Keep Seattle Livable for All, a coalition of local small businesses and Seattle residents urging the City Council to consider the damaging effects of such an intrusive beverage tax, is working to support small business owners voice their concerns over the unfair beverage tax that is having detrimental impacts on their business.
German Arias of El Farol Mexican Restaurant stated, “My brother and I have worked within this business for over 30 years and this beverage tax has only added to all the other costs that we now have to face. We’ve had no choice but to raise our prices.”
Businesses that are noticing the impact the most are those near the Seattle border, as customers are making their way outside city limits to buy their beverages. The Seattle Times interviewed a small business owner near a city border who stated, “It’s near impossible for me to sell this now. They go over there, one block away, and there’s no tax.” This is just one of the many examples of customers taking their patronage to locations where there aren’t increased costs due to a beverage tax.
The unfair beverage tax is hurting Seattle small businesses and neighborhoods. Visit Keep Seattle Livable For All for more information and ways to take action against this discriminatory beverage tax. Stay up-to-date by following Keep Seattle Livable for All on Facebook and Twitter.
On January 1, the City of Seattle put into effect a new city-wide drink tax that will enforce distributors to pay 1.75 cents extra per ounce on soda and sugary drinks, driving up prices for consumers and worsening income inequality in Seattle.
Neighborhood businesses faced with the new tax are mostly small businesses, restaurants or conveniences stores with owners who are worried about their businesses’ bottom line. The tax predominantly impacts working-class families and low-income consumers, overall worsening the income inequality across Seattle.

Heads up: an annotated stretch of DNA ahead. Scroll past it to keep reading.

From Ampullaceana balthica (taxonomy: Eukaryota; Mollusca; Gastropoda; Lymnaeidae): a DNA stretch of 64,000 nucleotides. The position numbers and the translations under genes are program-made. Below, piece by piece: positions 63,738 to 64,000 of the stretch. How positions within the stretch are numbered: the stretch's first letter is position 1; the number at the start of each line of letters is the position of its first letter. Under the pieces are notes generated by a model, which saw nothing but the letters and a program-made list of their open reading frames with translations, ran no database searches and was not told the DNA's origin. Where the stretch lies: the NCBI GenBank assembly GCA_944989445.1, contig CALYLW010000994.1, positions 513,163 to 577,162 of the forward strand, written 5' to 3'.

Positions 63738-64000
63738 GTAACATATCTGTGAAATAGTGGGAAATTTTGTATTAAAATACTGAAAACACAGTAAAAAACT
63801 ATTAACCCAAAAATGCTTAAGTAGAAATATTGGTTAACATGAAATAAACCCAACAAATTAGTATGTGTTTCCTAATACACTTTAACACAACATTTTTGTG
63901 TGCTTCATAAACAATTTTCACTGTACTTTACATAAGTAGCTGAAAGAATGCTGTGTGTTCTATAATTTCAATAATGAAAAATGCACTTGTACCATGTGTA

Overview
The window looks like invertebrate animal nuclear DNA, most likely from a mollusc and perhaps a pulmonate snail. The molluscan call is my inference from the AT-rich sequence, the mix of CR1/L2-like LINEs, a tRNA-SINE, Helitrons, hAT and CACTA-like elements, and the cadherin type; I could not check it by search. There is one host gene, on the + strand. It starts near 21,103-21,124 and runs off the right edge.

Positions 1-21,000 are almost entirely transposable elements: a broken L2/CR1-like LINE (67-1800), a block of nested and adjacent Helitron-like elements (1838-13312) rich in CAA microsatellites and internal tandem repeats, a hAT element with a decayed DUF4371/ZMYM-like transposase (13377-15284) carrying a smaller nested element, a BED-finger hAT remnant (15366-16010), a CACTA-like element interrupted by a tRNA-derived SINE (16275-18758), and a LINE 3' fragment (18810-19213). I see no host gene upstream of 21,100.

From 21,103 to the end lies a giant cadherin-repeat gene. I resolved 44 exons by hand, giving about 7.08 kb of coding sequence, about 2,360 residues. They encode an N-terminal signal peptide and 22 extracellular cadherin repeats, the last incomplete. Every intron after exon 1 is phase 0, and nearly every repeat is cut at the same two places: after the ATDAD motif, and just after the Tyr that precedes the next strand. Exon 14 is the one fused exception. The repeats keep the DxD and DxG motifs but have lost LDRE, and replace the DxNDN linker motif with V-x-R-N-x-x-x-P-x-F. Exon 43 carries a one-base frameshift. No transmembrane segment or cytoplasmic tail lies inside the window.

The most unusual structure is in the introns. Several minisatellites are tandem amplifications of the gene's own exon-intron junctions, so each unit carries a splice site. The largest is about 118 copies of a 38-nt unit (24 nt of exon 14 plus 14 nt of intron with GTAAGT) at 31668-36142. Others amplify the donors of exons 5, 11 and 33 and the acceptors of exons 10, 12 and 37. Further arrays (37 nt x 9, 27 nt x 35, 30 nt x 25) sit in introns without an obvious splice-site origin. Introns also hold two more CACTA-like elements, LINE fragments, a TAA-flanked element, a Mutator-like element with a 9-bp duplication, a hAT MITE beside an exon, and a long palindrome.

The newly enforced tax was passed in June 2017 by the Seattle City Council and will not include diet drinks and sweetened products from certified manufacturers with an annual worldwide gross revenue of $2 million or less. Products from certified manufacturers with similar revenue of more than $2 million but less than $5 million will face paying a 1-cent-per-fluid ounce tax.
The tax is intended for distributors of the products, but will impact customers who will likely see a price increase on their receipt when they purchase most beverages including sports drinks, energy drinks, soda, and juice boxes. However, there has been increasing confusion among consumers and business owners about which sweetened beverages are taxed. For example, milk is the determining factor for coffee-shop beverages and certain grocery products. According to Seattle’s Finance and Administrative Services Department, products with milk listed as the first ingredient are exempt from the new tax.
This unfair beverage tax will hurt Seattle small businesses and potentially cost employees their jobs. Visit Keep Seattle Livable For All for more information and ways to share your voice regarding the damaging effects of the newly imposed tax.